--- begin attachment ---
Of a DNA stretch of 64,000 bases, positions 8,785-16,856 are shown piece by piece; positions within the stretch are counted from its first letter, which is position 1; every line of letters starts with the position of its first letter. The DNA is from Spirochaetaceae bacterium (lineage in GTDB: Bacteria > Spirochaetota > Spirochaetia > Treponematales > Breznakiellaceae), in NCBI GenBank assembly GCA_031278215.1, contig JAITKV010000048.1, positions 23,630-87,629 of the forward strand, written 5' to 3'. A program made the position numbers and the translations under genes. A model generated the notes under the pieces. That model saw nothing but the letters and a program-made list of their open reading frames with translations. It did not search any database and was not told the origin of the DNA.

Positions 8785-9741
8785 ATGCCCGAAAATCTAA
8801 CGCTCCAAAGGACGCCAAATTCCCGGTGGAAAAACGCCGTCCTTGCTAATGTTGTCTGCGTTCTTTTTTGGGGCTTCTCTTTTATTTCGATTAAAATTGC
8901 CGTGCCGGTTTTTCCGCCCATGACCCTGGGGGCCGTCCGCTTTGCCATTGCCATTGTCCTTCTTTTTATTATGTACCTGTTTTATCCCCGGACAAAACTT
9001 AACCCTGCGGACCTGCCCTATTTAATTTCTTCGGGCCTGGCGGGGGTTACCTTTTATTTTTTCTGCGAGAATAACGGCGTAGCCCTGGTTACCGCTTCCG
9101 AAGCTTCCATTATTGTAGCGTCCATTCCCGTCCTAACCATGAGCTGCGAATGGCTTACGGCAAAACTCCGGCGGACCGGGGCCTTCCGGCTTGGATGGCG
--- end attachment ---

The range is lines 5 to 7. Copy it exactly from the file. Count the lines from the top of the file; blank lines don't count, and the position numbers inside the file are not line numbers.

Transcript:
8901 CGTGCCGGTTTTTCCGCCCATGACCCTGGGGGCCGTCCGCTTTGCCATTGCCATTGTCCTTCTTTTTATTATGTACCTGTTTTATCCCCGGACAAAACTT
9001 AACCCTGCGGACCTGCCCTATTTAATTTCTTCGGGCCTGGCGGGGGTTACCTTTTATTTTTTCTGCGAGAATAACGGCGTAGCCCTGGTTACCGCTTCCG
9101 AAGCTTCCATTATTGTAGCGTCCATTCCCGTCCTAACCATGAGCTGCGAATGGCTTACGGCAAAACTCCGGCGGACCGGGGCCTTCCGGCTTGGATGGCG